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Employer Alert: New NLRB Posting Requirements Impact Non-Union Employers

Updated on August 25, 2015
DeborahNeyens profile image

Deborah Neyens is an attorney, educator, and freelance writer with a B.A. in political science and a J.D. from the University of Iowa.

Employers without any union employees may be surprised to know that new posting requirements of the National Labor Relations Board may soon impact them. The new rule, which takes effect April 30, 2012, will require most private sector employers, large and small, to notify their employees about their right to unionize.

The Board is the agency charged with enforcement of the National Labor Relations Act (NLRA), which protects employees' rights to unionize and bargain collectively. The agency believes the new posting requirements are necessary because many employees are unaware of their rights under the law and their lack of knowledge impacts the law's effectiveness. The Board also hopes increased awareness will promote greater compliance by employers and unions.

The new rule has not been without controversy. Board Member Brian E. Hayes dissented from issuance of the final rule, stating he did not believe the Board had the authority to issue it. Business groups are trying to block the new requirements, and three different lawsuits filed by the National Association of Manufacturers, the U.S. Chamber of Commerce, and the National Federation of Independent Business are pending in federal court.

In response to concerns raised by businesses and trade organizations, the Board initially postponed the implementation date from November 14, 2011, to January 31, 2012, to allow additional time to educate employers, particularly smaller employers, about their new obligations under the rule. In late December 2011, the Board announced a second delay at the request of the federal district court in Washington, D.C., which hearing one of the legal challenges to the rule. The Board has determined that a second postponement will facilitate resolution of the legal challenges.

Unless court action further delays implementation of the new requirements, employers must be prepared when the rule takes effect at the end of April. This requires an understanding of both the rule's applicability and the specific posting requirements.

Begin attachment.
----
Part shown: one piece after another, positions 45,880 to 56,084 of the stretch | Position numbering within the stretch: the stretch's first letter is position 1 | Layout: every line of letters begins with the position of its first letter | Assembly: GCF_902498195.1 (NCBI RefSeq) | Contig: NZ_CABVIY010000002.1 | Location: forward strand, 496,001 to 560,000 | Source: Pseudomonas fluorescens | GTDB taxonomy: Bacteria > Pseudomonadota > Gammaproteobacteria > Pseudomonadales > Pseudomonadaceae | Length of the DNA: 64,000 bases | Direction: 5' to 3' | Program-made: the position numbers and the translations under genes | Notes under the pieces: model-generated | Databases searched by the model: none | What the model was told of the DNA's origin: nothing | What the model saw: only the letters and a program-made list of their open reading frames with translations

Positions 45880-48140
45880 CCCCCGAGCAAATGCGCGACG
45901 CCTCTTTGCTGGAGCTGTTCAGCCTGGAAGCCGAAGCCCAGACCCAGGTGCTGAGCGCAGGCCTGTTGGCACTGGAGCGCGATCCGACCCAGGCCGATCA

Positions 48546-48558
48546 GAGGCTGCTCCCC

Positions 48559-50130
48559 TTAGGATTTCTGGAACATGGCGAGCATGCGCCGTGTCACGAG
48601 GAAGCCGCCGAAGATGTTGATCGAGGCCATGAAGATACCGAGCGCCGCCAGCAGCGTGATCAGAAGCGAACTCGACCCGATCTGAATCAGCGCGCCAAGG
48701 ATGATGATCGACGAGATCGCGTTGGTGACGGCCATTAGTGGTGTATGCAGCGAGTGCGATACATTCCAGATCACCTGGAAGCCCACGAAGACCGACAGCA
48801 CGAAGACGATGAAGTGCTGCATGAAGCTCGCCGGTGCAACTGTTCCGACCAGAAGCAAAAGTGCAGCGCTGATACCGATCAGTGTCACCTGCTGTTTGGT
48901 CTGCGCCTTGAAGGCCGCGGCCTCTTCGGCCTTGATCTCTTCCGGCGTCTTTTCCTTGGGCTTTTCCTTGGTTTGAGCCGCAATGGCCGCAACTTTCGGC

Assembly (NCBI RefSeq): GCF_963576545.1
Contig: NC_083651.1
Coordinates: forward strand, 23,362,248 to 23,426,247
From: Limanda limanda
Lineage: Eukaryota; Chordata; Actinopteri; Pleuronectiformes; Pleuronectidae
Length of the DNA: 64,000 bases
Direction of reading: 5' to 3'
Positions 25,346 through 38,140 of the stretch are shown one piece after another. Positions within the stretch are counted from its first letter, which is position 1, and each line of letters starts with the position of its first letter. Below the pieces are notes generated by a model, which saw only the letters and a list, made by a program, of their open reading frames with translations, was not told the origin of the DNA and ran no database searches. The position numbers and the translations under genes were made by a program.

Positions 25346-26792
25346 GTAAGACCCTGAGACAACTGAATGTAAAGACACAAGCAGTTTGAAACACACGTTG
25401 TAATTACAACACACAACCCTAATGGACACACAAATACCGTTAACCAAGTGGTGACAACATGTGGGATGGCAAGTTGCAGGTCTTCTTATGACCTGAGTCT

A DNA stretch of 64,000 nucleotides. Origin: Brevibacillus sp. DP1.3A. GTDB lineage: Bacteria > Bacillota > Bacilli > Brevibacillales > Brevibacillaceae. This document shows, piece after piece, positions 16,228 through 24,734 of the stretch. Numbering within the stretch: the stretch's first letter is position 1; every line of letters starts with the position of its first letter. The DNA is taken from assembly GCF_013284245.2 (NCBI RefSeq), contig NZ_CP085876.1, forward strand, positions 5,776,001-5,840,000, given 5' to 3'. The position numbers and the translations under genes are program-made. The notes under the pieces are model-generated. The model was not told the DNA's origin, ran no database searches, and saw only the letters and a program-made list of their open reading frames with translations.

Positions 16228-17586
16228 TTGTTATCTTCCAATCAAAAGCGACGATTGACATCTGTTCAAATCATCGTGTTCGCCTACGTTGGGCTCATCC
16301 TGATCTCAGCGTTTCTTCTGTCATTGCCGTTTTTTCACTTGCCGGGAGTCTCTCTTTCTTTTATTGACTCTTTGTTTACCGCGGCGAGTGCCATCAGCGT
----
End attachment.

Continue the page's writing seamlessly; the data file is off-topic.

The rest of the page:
What Businesses are Covered

The new rule applies to any private sector employer within the jurisdiction of the NLRB. Most small employers are covered based on the volume and character of their business:

  • Non-retail businesses are covered if their annual inflow or outflow across state lines is $50,000 or more.
  • Retail and home construction businesses are covered if their gross annual volume of business is at least $500,000.

Because the National Labor Relations Act protect employees' rights to collectively bargain regardless of whether they are organized, non-union employers must comply.

What Employers Must Do to Comply

  • Covered employers must post notices informing employees of their rights under the NLRA, contact information for the Board, and information concerning basic enforcement procedures.
  • The poster must be at least 11 x 17 inches in size and is available for download from the Board's website.
  • The notices must be posted in conspicuous places where other notices concerning personnel rules or policies are customarily posted.
  • If the employer normally posts employee notices to an electronic site, such as an Intranet site, it must also post the NLRA notice there or link to the Board's site containing the poster.
  • If at least 20% percent of the workforce speaks a language other than English, the employer must post the notice in that language. The Board provides versions of the poster in Spanish and 23 other commonly spoken languages.

An employer's failure to post the required notice may result in an unfair labor practice charge filed by an employee, a union, or others. If the employer was unaware of the posting requirement and complies upon Board request, the Board likely would drop the charge with no further action. If, however, the Board finds the employer knowingly failed to post the notice, it would consider the failure to post as evidence of the employer's intent to violate employees' rights under the law.

DISCLAIMER: This Hub is intended for informational purposes only and is not legal advice or a substitute for consultation with a licensed legal professional in a particular case or circumstance.


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